Despite a valiant effort from the underdog Cardinal (2-6, 1-5 Pac-12), the undefeated Washington Huskies (8-0, 5-0 Pac-12) staved off Stanford in a 42-33 win. The Huskies remain in prime contention for the college football playoffs.
Washington quarterback Michael Penix Jr. threw for 369 yards and four touchdowns to lead the Huskies. On the other side, sophomore quarterback Ashton Daniels had 367 passing yards and 81 rushing yards to lead Stanford.
Despite the loss, Stanford displayed their improvement as a team throughout the season on Saturday, giving No. 5 Washington a scare until the end. With this game in the books, Stanford has now seemed to figure itself out, and now has a clear offensive identity. But that doesn’t mean the Washington game didn’t expose certain areas of improvement for the Cardinal.
Stanford discovers an offensive identity
Through September, it appeared that the Cardinal were still searching for an identity on offense. The team was still rotating between Daniels and sophomore quarterback Justin Lamson on a consistent basis. Nobody had emerged as a No. 1 option on the outside. The month of October has resolved these questions, with Daniels solidifying himself as the starter and as sophomore receiver Elic Ayomanor and freshman receiver Tiger Bachmeier showcase their skills on the perimeter.
Washington often ran two-high safety shells during the first half to prevent big passing plays, forcing Stanford to march down the field methodically. The Cardinal were just effective enough at running the ball to force Washington to creep the strong safety in the box. At other times, Washington’s safeties had enough depth, but were not in position to provide coverage support. From there, Daniels began taking advantage of one-on-one matchups to the outside, allowing Bachmeier and Ayomanor to use their size against the Husky cornerbacks.
Going forward, it seems the Stanford offense will look for these one-on-one matchups more often or try to manipulate coverages to create those opportunities.
Passing defense needs improvement
It is a hard task to ask any defensive unit to cover Washington’s receiving core. Rome Odunze, Ja’Lynn Polk and Jalen McMillan will all likely be selected within the top three rounds of the NFL draft whenever they declare. Penix Jr. will likely be a first round pick in the upcoming 2024 draft. While Stanford’s defense held Penix Jr. to a pedestrian 55% completion percentage, there were several coverage busts that allowed the Huskies to easy points on the board.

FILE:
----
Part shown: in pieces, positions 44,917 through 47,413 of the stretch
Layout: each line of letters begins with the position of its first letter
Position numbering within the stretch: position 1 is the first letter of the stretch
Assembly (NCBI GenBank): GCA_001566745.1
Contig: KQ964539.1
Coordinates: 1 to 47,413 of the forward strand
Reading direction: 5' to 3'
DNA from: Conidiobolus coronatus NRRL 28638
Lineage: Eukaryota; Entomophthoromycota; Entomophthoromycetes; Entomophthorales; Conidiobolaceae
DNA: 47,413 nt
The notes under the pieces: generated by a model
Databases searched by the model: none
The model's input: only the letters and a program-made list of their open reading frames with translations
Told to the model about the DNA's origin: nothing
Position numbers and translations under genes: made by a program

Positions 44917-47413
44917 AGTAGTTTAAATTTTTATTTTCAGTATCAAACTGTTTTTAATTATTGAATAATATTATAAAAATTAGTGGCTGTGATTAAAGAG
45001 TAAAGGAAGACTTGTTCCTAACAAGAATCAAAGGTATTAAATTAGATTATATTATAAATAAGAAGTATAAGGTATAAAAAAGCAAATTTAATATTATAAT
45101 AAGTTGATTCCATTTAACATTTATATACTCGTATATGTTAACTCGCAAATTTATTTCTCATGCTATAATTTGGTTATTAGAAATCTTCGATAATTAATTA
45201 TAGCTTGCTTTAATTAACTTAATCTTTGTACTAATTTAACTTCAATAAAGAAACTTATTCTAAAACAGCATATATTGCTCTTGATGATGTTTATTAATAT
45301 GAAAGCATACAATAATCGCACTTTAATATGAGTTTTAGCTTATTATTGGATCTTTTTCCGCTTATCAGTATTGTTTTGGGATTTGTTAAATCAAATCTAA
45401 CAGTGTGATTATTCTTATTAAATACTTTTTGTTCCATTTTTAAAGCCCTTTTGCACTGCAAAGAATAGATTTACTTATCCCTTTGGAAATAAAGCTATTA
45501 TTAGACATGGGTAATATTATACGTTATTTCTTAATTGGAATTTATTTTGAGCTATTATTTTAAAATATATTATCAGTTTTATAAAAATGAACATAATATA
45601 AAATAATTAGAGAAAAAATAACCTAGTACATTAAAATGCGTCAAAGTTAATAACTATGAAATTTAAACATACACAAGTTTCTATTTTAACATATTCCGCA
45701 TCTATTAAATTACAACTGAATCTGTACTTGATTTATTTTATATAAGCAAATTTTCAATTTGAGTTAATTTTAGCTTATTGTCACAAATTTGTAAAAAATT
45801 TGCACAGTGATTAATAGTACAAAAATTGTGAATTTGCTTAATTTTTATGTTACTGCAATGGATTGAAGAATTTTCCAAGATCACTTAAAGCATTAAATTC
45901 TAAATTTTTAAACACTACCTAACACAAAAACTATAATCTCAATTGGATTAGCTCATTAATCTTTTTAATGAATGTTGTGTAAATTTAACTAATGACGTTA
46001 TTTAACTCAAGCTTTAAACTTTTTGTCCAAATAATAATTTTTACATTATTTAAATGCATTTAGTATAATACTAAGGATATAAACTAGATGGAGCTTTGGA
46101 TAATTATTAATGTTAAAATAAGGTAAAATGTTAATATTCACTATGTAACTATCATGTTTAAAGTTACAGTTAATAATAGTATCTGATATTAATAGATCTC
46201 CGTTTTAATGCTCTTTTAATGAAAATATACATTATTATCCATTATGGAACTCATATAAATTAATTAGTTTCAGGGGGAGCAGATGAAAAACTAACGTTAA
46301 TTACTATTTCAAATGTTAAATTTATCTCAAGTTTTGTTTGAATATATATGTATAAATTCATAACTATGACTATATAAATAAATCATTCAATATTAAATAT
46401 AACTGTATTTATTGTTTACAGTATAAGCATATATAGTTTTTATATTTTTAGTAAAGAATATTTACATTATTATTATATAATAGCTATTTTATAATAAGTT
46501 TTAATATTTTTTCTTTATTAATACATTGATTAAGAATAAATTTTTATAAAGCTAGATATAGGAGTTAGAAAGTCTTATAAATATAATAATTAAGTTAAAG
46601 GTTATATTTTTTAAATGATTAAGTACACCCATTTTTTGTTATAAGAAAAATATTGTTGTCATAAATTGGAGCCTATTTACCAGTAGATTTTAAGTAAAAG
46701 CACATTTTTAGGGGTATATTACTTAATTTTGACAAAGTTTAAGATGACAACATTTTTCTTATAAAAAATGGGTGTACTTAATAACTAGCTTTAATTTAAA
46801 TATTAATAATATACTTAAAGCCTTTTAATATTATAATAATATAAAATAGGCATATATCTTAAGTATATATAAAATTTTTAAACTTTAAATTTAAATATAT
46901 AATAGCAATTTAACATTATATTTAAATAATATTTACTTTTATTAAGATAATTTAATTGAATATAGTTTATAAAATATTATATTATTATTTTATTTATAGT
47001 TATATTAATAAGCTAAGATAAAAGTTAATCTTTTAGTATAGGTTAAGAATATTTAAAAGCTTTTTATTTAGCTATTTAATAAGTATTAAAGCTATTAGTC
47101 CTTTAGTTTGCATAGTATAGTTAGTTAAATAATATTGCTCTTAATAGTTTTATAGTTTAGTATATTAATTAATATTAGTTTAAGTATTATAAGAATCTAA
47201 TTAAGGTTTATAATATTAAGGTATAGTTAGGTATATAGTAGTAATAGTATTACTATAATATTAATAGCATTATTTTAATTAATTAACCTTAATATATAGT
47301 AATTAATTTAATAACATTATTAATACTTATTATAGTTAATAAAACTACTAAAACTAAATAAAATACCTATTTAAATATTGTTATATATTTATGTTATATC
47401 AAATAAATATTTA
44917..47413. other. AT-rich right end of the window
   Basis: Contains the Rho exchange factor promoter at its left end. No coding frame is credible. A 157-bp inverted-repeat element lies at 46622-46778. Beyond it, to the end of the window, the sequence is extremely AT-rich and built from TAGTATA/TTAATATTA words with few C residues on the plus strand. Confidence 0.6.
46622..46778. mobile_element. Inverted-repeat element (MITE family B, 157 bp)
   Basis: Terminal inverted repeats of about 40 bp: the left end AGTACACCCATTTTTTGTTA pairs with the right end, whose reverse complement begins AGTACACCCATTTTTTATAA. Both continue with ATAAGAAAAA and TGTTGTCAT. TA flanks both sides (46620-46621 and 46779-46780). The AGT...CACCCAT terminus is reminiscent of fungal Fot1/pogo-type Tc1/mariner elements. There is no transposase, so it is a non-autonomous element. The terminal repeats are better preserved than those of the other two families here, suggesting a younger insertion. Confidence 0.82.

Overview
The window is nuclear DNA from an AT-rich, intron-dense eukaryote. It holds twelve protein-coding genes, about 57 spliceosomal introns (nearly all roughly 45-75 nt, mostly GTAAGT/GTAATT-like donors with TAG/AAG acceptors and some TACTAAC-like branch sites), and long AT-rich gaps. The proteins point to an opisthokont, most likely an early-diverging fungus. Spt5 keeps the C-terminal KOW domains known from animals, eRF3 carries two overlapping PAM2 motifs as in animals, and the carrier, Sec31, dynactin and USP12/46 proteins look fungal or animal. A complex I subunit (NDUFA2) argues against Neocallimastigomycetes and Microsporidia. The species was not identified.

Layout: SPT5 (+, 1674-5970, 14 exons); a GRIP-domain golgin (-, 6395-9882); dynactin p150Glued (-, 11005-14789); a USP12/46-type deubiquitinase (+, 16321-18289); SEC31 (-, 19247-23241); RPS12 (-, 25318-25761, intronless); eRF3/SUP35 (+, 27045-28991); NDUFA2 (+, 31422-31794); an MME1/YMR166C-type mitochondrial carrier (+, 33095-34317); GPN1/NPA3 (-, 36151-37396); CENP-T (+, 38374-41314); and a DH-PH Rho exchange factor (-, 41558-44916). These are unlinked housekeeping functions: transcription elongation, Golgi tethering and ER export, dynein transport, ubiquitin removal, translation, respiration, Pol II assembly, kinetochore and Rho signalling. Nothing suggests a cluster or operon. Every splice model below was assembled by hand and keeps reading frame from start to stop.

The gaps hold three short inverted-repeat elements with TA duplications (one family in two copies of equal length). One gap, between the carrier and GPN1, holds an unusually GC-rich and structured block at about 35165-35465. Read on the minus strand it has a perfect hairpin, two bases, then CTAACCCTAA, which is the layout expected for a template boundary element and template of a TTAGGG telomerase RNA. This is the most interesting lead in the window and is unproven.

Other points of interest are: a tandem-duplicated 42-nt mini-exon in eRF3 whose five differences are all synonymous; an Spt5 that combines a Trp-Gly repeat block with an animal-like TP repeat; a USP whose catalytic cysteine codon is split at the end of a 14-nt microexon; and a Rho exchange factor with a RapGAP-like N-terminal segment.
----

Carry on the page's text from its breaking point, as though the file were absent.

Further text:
During the 92-yard touchdown pass from Washington that made it a 21-7 game, sophomore cornerback Colin Wright lost his feet to allow Polk to streak wide open into the end zone. If Wright stays on his feet, it’s likely just a pass interference and the Cardinal would still have an opportunity to get the Huskies off the field. At other times, the coverage seemed to break, like when Washington tight end Devin Culp walked into the end zone untouched in the 4th quarter. Some of the big plays were inevitable: with Stanford’s cover three match zone, cover three can easily turn into cover one. This means there can’t be safety help provided for all receivers.
Throughout most of the game, the pass defense played relatively well, forcing Penix Jr. to throw into tighter windows than normal. But if the Cardinal were able to stop shooting themselves in the foot on some of those big pass plays, the game could have swayed in the Cardinal’s favor.
Ashton Daniels’s improvement
Daniels came a long way from his early season struggles. In two of the last three games, the six-foot-two quarterback from Buford, Ga. has tallied over 365 yards. Moreover, he has shown excellent pocket awareness, understanding where the defensive pressure is coming from and taking off just as the pocket is about to collapse. This is a 180 degree turnaround from his play early in the year, when he was more hesitant to scramble, likely due to the injury he suffered against USC.
There can also be no accusation this time around that Daniels was bailed out by Ayomanor, as Bachmeier, sophomore tight end Sam Roush and five other receivers had receptions as well. Daniels engineered two more touchdown drives without Ayomanor in the game, who exited in the second half with a shoulder injury.
Daniels’s improvement is certainly a testament to head coach Troy Taylor’s development and flexibility in regards to scheme. Taylor wants to run what works with his current personnel and the offensive improvement is tangible evidence of that.
Stanford will take on Washington State (4-4, 1-4 Pac-12) next on Saturday, Nov. 4 at Pullman, Wash. This is a chance for the Cardinal to take another Pac-12 win home to Palo Alto, as the Cougars dropped four straight games after starting the season 4-0. Kickoff is scheduled for 6 p.m. PT.